Grey squirrels: is birth control the solution to Britain’s invasive species problem?

J. Gilchrist,  The Conversation,  2021.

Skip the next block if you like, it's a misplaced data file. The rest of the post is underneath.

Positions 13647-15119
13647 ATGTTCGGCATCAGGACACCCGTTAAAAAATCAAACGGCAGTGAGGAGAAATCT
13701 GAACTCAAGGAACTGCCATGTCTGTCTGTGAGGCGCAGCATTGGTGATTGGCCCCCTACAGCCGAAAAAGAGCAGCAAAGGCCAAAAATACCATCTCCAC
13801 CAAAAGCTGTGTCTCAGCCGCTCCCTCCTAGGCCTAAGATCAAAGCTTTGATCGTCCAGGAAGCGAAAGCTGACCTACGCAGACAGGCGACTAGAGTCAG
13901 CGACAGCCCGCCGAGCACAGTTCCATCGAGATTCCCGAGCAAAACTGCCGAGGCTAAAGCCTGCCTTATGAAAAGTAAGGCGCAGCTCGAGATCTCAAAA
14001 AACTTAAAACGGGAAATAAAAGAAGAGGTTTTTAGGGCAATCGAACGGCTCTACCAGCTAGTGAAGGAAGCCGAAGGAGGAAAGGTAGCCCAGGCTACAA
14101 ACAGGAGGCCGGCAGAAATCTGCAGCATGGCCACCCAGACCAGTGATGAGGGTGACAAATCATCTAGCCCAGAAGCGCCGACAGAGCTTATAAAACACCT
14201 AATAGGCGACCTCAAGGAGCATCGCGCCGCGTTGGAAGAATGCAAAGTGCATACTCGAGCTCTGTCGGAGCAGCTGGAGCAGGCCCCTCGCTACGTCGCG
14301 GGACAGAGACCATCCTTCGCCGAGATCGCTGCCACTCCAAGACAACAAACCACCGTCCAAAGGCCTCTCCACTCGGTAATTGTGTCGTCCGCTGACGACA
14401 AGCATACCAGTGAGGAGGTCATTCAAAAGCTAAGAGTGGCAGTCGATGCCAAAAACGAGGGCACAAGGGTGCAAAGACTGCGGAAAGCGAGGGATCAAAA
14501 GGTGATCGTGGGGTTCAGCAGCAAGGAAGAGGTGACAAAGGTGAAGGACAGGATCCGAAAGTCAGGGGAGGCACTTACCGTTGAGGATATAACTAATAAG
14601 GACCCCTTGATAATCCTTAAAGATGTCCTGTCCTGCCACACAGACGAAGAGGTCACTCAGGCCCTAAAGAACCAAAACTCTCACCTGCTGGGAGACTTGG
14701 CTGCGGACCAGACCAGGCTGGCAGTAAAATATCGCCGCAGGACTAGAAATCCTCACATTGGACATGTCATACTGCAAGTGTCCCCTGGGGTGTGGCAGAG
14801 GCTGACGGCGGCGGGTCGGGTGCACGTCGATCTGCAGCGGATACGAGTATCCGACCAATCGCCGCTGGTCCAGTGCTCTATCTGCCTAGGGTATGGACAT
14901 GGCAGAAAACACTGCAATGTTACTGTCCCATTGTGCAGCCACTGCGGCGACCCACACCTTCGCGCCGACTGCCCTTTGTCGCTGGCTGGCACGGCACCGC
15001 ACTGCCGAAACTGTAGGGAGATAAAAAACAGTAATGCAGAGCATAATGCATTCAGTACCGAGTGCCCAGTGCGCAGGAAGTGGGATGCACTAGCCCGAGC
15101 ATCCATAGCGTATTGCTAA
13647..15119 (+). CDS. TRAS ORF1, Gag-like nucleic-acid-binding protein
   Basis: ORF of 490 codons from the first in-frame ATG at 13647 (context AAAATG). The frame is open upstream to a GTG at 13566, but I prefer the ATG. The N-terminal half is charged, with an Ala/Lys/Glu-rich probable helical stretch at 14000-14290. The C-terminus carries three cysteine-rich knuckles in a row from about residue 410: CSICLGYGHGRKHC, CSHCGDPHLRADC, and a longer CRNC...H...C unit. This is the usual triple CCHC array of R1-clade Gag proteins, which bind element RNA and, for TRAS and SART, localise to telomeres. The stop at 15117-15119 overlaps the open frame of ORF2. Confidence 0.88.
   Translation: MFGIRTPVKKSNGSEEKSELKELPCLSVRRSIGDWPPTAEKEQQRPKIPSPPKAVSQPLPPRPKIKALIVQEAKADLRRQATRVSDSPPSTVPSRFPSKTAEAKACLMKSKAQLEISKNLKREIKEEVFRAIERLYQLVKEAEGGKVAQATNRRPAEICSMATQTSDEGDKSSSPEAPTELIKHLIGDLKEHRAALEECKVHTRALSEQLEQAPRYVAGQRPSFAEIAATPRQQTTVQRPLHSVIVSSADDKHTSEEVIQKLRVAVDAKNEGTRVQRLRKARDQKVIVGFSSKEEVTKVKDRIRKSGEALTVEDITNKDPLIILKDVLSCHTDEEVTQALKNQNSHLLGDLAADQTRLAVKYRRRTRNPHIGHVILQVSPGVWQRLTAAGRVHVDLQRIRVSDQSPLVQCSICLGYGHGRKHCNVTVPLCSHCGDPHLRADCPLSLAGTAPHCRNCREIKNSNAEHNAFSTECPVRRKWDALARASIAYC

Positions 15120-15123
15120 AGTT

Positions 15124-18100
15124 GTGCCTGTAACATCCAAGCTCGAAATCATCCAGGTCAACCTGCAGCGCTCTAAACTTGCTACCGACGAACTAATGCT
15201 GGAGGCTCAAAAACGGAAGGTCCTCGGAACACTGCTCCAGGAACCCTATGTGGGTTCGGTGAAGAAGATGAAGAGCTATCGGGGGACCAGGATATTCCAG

There are thought to be 2.7 million grey squirrels in the UK, versus only 287,000 red squirrels. The invasive greys, brought to Britain and Ireland from North America in the 1870s, are blamed for the disappearance of the native red throughout much of England and Wales, due to the squirrel pox virus they transmit and the fact that they compete for food and habitat with their smaller relatives. As with the UK’s other invasive species, such as rabbits, signal crayfish and Japanese knotweed, introducing the grey squirrel has proved to be an expensive mistake. Not only do grey squirrels displace red squirrels, they strip bark from trees. A recent report estimated that this could cost commercial forestry and native woodlands £1.1 billion (US$1.5 billion) over the next 40 years, including revenue lost to damaged timber, reduced carbon storage, tree replacement costs and squirrel control. Despite efforts to kill grey squirrels over several decades, their populations remain large and widespread. So could government-backed plans for using oral contraceptives to control their breeding be the turning point?

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